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  • Neil White

Thorndon Park

A brace of pheasants and an eagle were witnessed as we enjoyed the 84th venue in my challenge to play England's top 100 golf courses.

Yes, the natural wildlife at Thorndon Park was complimented by our big-hitting host nailing a three on a par five.

Alas, he and I couldn't do enough to defeat a combination of his pal and Mrs W who I re-renamed elle bandita for the day.

She took advantage of the fact that sensible course management will likely reap rewards at this Essex track.

The first hole sets the tone at Thorndon Park - you can see almost every flag from the tee and the major threat is well-placed bunkers, typical for a Harry Colt course.

The bounce on the green also gave us fair warning of what was to come - unusually for a parkland track, they don't hold because they are built on clay.

It certainly wasn't the last time I watched in dismay as my approach trundled past the target and off the putting surface.

The four par-threes are among the highlights, None are any longer than 175 yards but all are well protected by bunkers and have deceptive lead-ins.

The most picturesque and simultaneously potentially most ruinous is the 15th which demands a flick across water as well as sand traps into a green leaning heavily from left to right.

Failure to hit the green will almost certainly result in a bogey.

Water plays a significant part at Thorndon Park and the third hole is where it is most visible although it only comes into play if the mind lets it because the carry from the whites is only about 150 yards.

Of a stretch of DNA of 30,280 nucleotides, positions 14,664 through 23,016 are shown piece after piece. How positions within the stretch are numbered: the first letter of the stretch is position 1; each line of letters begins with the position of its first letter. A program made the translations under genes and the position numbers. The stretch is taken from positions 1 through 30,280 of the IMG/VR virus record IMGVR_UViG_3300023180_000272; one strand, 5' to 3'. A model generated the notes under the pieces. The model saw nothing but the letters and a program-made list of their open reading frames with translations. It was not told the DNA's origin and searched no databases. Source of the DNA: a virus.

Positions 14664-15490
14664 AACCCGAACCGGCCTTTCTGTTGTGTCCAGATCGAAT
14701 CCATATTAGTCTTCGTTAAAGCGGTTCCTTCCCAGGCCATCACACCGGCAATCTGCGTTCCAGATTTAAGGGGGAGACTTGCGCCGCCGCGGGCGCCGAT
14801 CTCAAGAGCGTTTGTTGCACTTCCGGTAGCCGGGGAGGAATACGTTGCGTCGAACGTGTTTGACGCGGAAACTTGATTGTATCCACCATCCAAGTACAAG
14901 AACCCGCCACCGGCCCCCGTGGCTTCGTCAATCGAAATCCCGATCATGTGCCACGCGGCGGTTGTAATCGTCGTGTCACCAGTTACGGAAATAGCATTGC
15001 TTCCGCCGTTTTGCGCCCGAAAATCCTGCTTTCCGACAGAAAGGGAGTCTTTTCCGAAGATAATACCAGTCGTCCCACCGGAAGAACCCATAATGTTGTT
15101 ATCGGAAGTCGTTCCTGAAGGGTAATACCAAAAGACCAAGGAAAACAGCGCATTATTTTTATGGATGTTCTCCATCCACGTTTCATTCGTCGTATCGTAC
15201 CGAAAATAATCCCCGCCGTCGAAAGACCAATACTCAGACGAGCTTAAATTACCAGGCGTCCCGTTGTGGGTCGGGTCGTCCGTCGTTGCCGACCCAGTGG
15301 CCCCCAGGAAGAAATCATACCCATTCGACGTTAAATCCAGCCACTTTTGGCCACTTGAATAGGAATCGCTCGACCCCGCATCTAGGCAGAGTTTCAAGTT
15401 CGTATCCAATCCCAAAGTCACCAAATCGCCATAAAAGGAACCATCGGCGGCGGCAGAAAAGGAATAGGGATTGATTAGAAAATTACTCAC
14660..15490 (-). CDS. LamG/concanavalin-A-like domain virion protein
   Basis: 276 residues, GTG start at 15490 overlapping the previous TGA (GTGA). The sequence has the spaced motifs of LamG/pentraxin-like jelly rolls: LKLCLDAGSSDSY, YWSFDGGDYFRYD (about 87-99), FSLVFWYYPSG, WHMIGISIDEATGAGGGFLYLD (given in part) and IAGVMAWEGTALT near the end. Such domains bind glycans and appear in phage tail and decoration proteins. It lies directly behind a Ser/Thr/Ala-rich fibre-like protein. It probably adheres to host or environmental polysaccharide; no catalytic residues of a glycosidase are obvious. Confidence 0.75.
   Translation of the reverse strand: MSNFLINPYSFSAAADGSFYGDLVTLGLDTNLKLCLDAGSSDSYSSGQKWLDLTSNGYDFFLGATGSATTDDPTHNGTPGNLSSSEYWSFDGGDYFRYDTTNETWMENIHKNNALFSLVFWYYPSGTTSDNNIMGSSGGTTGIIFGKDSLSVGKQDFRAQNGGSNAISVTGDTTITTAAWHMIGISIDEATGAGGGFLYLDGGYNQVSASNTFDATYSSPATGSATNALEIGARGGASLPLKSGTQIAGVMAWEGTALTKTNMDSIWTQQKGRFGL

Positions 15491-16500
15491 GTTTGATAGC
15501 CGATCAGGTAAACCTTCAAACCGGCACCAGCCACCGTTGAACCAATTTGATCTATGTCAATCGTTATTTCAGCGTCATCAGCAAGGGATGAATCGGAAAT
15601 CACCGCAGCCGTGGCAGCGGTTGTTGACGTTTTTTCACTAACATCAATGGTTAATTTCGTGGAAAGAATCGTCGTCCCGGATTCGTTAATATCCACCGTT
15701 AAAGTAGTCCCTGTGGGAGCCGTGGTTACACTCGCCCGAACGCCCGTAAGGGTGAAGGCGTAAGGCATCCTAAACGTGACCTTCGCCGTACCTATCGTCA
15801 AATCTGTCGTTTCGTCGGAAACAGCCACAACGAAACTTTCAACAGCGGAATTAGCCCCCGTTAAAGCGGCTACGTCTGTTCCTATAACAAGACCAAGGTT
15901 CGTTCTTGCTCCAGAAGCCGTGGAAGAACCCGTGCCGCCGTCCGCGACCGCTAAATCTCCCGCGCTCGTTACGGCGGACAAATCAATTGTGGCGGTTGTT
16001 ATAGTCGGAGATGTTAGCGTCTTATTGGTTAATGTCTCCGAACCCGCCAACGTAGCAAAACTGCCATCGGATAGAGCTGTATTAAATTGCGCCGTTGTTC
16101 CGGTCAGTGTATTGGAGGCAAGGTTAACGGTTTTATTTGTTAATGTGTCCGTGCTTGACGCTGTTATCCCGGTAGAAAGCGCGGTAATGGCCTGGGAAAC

It struck me that water could have been even more of a feature with some judicious pruning which would add to the course's attractiveness.

It certainly poses problems on the fourth hole where a decently hit drive may find a hidden brook which crosses the fairway and cuts in front of the green.

My travels have now taken in many courses designed by Colt and the style of the bunkers are a giveaway to his work.

This is most evident on the 13th where four big traps are at an angle across the fairway.

The hall which gives the backdrop to the 18th hole and the practice putting green offers a clue to Thorndon Park's heritage.

Apparently, its former owners, the Petre family entertained George III there as far back as 1778 and Capability Brown designed the park which was a famous spot for aristocrats to hunt deer. Its ancient oaks date back to the 1500s.

Nowadays, the only shooting is for birdies of the non-feathered variety as Mrs W proved with a two on the second while my playing partner followed his eagle on the par-five 11th with a two on the 12th which was perilously close to an ace.

The old hall was the clubhouse for many years but is now home to private apartment dwellers who have a cracking view of the course.

Meanwhile, golfers have a splendid, modern clubhouse and a rather lovely veranda with a hatch where excellent food and drinks are served,

We were given a very warm welcome by members who had given a ripple of applause to our approach shots to the 18th green and were keen to know if we had been 'well looked after'.

We certainly had been. Our well-travelled host was a wonderful companion as well as having the ability to blast rockets off the tee.

He ensured that our five-hour round trip was very much worth it.

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